Funnily enough, the idea that more embankments should be constructed to counter the threat of floods finds intellectual support in influential sections of society, as indicated by the lead editorial of The Statesman on July 15, which said, "Embankments, bunds and anti-erosion schemes have so far covered only about 1.4 million ha in the Brahmaputra valley". It also indicted the Assam government for "leaving at least 1.5 million ha of flood-prone areas exposed. These measures are woefully inadequate."

Guwahati-based North East Times, however, displayed a better understanding of the cause of floods when it said, "Traditional pathways of the monsoon waters have been blocked in industrial states like Punjab, Haryana and Gujarat, while the problem is aggravated by the embankments that protect rapidly expanding cities. The area vulnerable to flooding has doubled in the last 40 years and is around 45 million ha today."

In Delhi, officials of the Central Water Commission (CWC), asserted that they did, indeed, have a workable solution to the problem -- Flood Plain Zoning (FPZ). According to CWC chairperson M S Reddy, "This scheme would call for the reduction of population density in the flood plains of the country's rivers, as well as a restriction on permanent construction in these areas." But when FPZ was introduced in 1975, only the states of Andhra Pradesh, Madhya Pradesh, West Bengal and Manipur accepted it, and of these, only Manipur has begun implementing it.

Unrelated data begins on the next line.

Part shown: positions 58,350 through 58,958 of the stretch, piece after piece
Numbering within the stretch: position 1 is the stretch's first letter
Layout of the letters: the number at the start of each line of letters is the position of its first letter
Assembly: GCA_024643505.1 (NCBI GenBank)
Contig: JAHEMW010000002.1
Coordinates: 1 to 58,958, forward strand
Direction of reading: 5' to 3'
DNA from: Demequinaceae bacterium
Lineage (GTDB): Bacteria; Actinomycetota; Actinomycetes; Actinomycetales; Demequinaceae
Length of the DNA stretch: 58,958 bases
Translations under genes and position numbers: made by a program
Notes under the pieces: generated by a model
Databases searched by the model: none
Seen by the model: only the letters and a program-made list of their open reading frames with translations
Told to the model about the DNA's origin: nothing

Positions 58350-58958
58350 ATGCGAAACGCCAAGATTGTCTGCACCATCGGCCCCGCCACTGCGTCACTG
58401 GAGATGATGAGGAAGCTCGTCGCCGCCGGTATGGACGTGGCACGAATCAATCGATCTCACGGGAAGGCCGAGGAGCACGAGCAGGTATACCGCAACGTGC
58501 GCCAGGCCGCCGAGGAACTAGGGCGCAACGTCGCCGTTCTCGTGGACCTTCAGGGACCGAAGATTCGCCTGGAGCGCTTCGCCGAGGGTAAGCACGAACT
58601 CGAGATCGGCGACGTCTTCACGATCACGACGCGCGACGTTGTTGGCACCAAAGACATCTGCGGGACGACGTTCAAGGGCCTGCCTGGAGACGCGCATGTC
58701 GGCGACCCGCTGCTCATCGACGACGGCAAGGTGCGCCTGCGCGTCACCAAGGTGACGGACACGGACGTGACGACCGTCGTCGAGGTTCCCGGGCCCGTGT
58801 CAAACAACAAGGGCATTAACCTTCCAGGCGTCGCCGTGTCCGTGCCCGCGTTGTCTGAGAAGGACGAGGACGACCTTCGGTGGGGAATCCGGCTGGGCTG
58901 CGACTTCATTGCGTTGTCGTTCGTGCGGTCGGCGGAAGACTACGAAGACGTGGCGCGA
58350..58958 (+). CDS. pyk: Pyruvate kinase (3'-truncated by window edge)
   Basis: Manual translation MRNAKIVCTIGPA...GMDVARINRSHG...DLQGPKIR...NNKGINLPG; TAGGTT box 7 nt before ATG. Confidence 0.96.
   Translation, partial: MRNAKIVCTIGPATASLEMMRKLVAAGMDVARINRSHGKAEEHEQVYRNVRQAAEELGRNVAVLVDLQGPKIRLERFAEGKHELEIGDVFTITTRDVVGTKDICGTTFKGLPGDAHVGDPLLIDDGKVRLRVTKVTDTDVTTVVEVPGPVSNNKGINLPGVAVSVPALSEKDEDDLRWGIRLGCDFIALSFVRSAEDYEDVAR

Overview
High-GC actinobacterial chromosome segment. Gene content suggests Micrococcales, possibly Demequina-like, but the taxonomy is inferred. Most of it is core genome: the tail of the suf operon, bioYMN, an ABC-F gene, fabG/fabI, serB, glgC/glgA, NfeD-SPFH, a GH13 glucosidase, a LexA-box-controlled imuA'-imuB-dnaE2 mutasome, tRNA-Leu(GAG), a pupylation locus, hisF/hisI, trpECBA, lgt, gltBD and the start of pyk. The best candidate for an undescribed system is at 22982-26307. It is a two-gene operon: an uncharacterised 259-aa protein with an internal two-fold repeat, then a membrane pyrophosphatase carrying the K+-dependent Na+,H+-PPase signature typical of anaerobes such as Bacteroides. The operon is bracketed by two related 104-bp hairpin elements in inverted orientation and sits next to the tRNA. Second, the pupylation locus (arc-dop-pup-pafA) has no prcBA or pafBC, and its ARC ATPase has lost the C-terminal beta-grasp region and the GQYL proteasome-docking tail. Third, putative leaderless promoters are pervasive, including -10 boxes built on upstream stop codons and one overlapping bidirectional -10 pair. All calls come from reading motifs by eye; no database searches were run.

Vested interests Officials point out that powerful vested interests who have supported the development of urban and rural settlement of flood zones all over the country are the main hurdle to the acceptance of FPZ. Indeed, the relentless manner in which all principles about settlements in flood plains are being thrown to the winds is illustrated by the surge of waters in Delhi this year. (See Give name of Delhi story). Says S C Singh of the Benares Hindu University, who has studied the historical linkages of floods and urban settlements in North India since the days of Buddha, "Fear of floods has greatly determined the pattern of urban settlements in the flood plains." He points out that historical mega-cities such as Prayag (Allahabad), Kashi (Varanasi) and Patliputra (Patna), all situated in the Indo-Gangetic plains, were built on high spots protected from floods.

Unfortunately, this traditional intelligence has been replaced by unnecessary bravado because of which floods have become an integral part of the Indian monsoon.

Capital woes